Freezing Off Fat: Innovative or Dangerous?

Fitness experts tell you to "feel the burn," but others may soon be telling you to "cool it." That's because Cryolipolysis, a new technique for eliminating unwanted body fat, is quickly becoming popular. The Food and Drug Administration only recently approved it, but many dermatologists and cosmetic surgeons have been performing cryolipolysis "off label" for a while.   So, is freezing your fat off innovative or dangerous?

Cryolipolysis is a minimally invasive, painless procedure that was originally intended to cool the skin during dermatologic and other medical procedures.  Doctors determined, however, that when it was used to strategically cool areas with fat underneath, it had the effect of gradually reducing and removing some of the fat itself.  The procedure has since gained popularity as yet another weapon in the arsenal of fat reduction techniques that includes liposuction.  The advantage of this fat freezing technique, however, is that it does not involve surgery, anesthesia, or recovery time. 

Doctors apply either a saucer-sized suction cup or a gel-type patch to the targeted area and apply a cooling device.  Patients report minimal or no discomfort because instead of freezing the skin, the cooling effect is directed to the fat underneath. When that surface fat layer is cooled to a freezing temperature, the fat cells degenerate and the body metabolizes them.  The result is about a 22 percent reduction of fat in the targeted area.  It's not instant though.   It takes around an hour for each fat freezing procedure, and the effects aren't noticeable for about eight weeks.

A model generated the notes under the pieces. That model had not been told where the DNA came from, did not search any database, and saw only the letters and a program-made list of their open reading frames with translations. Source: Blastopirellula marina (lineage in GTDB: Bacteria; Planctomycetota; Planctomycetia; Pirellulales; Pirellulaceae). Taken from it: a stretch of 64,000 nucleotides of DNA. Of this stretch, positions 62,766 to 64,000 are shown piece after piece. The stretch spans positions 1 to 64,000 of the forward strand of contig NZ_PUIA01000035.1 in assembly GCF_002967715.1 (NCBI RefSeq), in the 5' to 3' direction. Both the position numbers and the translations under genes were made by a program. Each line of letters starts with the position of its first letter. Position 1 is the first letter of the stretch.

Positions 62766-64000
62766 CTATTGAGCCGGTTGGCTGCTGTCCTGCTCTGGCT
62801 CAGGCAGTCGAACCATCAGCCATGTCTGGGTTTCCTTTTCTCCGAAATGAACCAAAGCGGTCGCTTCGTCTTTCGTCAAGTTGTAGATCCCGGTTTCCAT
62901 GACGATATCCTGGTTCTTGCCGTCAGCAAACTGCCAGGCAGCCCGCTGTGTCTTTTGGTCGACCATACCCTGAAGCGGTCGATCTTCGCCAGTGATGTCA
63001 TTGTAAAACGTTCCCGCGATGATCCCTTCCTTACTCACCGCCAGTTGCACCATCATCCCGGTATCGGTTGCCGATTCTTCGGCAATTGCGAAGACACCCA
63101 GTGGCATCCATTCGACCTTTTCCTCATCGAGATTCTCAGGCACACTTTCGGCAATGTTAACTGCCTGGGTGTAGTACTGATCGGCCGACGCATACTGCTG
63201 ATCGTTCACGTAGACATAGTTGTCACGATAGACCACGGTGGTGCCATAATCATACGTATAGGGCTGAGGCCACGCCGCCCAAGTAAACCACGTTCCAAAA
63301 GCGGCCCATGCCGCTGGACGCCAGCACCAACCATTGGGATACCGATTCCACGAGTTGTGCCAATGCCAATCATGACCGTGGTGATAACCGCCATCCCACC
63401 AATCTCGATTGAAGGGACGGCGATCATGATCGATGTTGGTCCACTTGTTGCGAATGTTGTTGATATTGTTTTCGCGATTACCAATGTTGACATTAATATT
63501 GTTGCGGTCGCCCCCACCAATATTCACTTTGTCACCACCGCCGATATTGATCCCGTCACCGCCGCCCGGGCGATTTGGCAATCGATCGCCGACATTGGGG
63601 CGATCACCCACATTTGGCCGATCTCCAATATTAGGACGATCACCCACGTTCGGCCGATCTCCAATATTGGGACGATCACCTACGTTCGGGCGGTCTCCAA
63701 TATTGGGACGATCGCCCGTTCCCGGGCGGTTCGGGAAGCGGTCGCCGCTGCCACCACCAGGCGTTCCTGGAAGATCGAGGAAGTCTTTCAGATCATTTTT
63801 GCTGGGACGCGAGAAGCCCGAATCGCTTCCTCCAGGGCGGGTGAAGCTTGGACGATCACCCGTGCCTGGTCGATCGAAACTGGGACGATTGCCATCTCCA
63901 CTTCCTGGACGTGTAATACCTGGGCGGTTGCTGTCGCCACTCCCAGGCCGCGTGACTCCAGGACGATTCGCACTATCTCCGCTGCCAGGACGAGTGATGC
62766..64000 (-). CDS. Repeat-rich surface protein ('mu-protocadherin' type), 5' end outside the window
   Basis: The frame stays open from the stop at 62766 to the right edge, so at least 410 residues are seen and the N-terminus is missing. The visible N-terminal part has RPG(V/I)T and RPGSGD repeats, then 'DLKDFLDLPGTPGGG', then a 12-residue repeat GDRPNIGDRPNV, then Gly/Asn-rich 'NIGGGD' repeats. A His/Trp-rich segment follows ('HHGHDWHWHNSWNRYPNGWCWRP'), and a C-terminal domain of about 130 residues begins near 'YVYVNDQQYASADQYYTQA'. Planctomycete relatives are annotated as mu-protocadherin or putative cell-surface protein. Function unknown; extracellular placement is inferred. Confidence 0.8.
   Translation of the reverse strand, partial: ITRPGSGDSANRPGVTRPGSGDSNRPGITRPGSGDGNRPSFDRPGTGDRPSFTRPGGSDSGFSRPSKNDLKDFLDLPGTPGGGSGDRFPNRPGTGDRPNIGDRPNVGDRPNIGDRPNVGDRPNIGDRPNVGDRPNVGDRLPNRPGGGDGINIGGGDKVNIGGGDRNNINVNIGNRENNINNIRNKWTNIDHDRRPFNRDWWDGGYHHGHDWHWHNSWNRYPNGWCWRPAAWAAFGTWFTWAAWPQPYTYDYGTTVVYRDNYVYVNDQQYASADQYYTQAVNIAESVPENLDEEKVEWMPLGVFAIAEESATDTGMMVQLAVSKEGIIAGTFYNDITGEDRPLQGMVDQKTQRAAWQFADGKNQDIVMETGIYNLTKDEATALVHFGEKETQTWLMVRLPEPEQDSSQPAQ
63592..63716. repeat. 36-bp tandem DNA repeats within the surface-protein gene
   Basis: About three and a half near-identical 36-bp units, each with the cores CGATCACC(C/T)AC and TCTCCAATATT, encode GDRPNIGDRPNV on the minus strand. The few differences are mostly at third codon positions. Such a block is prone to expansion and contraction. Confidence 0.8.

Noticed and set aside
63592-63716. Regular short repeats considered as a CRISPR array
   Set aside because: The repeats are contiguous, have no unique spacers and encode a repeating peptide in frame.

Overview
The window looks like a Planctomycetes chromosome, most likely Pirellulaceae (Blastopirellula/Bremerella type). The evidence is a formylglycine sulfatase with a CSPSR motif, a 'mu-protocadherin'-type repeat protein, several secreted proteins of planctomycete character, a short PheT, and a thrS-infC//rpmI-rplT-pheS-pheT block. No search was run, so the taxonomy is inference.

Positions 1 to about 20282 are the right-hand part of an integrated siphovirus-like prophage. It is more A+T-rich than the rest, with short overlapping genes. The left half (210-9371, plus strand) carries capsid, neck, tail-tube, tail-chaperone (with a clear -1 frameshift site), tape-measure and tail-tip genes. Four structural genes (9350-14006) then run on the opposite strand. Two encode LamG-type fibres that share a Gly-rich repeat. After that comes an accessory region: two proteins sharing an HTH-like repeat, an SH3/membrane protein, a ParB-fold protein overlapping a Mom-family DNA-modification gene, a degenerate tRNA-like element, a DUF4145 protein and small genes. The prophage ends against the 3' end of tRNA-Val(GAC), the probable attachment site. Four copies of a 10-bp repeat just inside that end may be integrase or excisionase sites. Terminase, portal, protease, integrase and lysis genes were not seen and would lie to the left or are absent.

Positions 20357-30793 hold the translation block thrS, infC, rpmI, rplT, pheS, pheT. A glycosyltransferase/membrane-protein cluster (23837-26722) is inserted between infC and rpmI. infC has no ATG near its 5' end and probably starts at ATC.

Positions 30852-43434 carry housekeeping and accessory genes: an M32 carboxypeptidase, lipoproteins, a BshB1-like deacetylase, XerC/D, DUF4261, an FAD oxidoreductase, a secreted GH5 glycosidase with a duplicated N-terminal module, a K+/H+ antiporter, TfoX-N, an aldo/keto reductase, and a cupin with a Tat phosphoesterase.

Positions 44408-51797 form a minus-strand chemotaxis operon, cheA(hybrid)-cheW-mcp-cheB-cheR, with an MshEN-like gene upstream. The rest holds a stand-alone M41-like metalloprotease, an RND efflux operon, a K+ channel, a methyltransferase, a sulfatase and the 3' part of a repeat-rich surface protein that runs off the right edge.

An article published in the journal Lasers in Surgery and Medicine conducted a review of cryolipolysis techniques, devices, and procedures to help determine how they might work for cosmetic procedures and whether fat freezing is safe.  They concluded that while they can't say for certain how cryolipolysis works or where the fat goes, it does have the affect of reducing fat and appears to be safe. Matthew Avram, MD, lead author of the journal article points out that this procedure is not comparable to liposuction and is not a weight-loss device.

The procedure costs between $400 and $1500 per treatment, but it appears that one freezing procedure is enough.  Doctors say it's best used for patients who are already at or near their optimal weight, physically fit, and looking for help with stubborn fat deposits that are resistant to exercise and diet. 

Is this the fat-blasting trend of the future?  It's too early to say but it does appear to be a cool option for some people. 



CryolipolysisTM for subcutaneous fat layer reduction

  1. Mathew M. Avram MD, JD1,*,
  2. Rosemary S. Harry MSBME2

Article first published online: 14 DEC 2009

DOI: 10.1002/lsm.20864